The China Study by T Colin Campbell, PhD (2006)

I know, I know.  Another book on diet and nutrition.  One might think I’d get sick of reading these books; however, it’s just the opposite.  The more I read, the more encouraged I am that the general public will begin to see the connection between what we eat and how we feel.  While I’m not crazy about Dr. Campbell as an author, I’m quite taken with his work as a researcher.  The China study began with a study about malnutrition in the Philippines, a problem that was addressed through the promotion of animal based protein.  The outcome: fewer cases of malnutrition—and a huge increase in liver cancer. Thus began Dr. Campbell’s life-long project studying protein and its many forms and its many effects on disease, particularly heart disease, diabetes, and cancer.

Campbell’s credibility is diamond quality.  He’s been affiliated with top universities and research centers (MIT, Cornell, Oxford, and a number of national health boards and policy groups), and he grew up on a dairy farm eating meat, eggs, and milk. If anything, one would think he’d promote the diet of his youth and of his family’s livelihood. However, the more he delved into the research of protein, the more he discovered the opposite: animal based protein leads to all sorts of health issues.  And so he’s spent his career trying to sort out the mixed messages we get in our society.  Unfortunately what he discovered (and what I’ve been reading about for the past three years) is that decisions about American health and diet are made by powerful lobbies, government entities, and opportunistic scientists.  Basically researchers can be bought off, scientists who disagree with the status quo are kicked off of policy committees, and big business controls government. Meanwhile, Americans are the fattest, unhealthiest people in the world with a health-care system that benefits from all the sickness and disease while we all foot the bill in the form of higher premiums.  The answer?  A plant-based diet. I’ve been reading this for years, but still…no one’s listening.  Campbell provides mountains of research to back up this, but the bottom line is that too many profitable industries stand to lose if we all ate more plants and fewer animal based products. Obviously the power of lobbyists is no secret, but what surprised me is the way that industry has influenced academia.  Industry forms relationships with academics who also hold positions of influence outside of academia, often in science-based organizations that develop policy.  These folks then form committees with like-minded people who also have industry ties.  Then, industry funds studies (even under the auspices of a major academic institution) and get the results they want, and these results then are used in making national policies.  So academics  can get personal compensation from big business while at the same time undertaking government sponsored research projects that ultimately set policy.  Huge conflict of interest.  And it happens all the time. The “safe” amountof added sugars in foods is based on research partially funded by the M & M/Mars Company.  The recommended amount of calcium is based on research funded by the Dannon Institute.  And so on and so on. There is no end to the industry influenced research and policy.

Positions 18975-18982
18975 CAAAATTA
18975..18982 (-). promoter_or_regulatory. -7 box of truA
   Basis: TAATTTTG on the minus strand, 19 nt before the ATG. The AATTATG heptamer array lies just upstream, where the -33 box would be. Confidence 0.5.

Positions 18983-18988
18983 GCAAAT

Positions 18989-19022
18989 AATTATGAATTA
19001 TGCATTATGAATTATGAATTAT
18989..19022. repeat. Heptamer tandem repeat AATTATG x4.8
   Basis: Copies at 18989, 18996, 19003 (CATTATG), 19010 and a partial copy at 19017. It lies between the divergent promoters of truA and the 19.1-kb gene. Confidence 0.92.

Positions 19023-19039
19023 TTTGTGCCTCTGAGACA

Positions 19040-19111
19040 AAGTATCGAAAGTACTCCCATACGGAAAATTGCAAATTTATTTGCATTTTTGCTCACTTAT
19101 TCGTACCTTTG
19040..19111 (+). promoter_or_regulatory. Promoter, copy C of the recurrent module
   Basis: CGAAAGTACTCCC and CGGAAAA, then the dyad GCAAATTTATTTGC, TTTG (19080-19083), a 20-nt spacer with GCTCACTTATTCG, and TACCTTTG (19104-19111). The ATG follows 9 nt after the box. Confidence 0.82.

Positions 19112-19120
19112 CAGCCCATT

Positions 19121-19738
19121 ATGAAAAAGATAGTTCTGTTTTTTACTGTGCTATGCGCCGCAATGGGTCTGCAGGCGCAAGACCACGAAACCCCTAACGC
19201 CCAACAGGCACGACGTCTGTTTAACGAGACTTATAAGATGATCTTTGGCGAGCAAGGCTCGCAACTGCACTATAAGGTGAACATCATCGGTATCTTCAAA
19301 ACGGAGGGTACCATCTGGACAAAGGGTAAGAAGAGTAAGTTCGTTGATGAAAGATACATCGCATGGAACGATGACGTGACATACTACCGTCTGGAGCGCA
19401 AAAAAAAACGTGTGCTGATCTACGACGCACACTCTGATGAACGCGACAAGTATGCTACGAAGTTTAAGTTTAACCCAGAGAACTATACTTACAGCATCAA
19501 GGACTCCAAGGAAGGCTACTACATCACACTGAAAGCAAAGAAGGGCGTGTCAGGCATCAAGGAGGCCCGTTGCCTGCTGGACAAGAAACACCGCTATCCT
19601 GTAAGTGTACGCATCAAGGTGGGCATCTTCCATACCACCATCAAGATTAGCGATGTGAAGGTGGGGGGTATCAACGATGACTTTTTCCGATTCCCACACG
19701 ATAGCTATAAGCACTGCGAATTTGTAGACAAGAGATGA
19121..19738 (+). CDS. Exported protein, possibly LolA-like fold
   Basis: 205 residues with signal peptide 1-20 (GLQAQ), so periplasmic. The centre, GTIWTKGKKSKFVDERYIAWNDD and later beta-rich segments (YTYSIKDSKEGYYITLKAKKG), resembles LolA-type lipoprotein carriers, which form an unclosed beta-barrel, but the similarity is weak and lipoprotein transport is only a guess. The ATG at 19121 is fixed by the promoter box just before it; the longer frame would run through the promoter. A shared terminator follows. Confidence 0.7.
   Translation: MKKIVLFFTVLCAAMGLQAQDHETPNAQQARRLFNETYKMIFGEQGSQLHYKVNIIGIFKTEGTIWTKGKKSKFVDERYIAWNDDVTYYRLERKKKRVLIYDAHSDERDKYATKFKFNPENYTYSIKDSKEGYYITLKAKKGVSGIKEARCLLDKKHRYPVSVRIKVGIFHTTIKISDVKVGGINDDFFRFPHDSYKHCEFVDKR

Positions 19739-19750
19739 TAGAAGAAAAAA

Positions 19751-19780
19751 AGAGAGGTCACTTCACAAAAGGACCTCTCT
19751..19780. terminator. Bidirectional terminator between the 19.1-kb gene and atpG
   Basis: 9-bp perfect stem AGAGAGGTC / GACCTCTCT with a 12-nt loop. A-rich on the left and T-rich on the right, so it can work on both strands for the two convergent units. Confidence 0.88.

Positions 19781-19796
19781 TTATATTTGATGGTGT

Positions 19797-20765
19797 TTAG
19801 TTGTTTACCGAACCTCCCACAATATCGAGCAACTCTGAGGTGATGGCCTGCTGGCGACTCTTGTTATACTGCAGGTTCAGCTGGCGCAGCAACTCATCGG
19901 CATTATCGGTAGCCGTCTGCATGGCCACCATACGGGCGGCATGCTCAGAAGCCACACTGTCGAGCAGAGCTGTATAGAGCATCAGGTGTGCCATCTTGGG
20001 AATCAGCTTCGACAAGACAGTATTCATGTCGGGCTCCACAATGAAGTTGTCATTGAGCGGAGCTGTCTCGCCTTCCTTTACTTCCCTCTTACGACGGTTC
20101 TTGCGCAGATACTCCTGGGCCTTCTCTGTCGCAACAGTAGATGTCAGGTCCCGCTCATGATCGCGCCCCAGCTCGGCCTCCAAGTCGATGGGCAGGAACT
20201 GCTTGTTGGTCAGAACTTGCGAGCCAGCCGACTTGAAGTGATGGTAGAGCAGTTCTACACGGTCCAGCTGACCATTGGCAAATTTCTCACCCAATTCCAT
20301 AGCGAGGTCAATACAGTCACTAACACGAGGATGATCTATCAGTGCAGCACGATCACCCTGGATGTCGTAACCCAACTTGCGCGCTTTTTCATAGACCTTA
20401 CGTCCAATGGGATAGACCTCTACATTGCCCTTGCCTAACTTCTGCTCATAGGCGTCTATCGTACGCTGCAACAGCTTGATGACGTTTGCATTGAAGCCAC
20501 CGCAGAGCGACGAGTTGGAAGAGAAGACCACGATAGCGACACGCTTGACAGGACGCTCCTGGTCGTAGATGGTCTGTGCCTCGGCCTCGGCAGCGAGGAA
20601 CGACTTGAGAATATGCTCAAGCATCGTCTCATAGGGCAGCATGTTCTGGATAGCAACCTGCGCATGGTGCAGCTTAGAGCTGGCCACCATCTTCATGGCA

Bottom line: ignore everything you read that’s put out by government or industry and just eat more plants.  Michael Pollen says the same thing.  His seven word mantra: Eat food. Not too much.  Mostly plants. If I had followed this advice throughout my childhood and college years, perhaps I might not have gotten breast cancer.  Thankfully, I’ve been following this for much of my adult life.  The China Study is well worth your time.  Read it and then shop at the farmer’s market.  (nonfiction)

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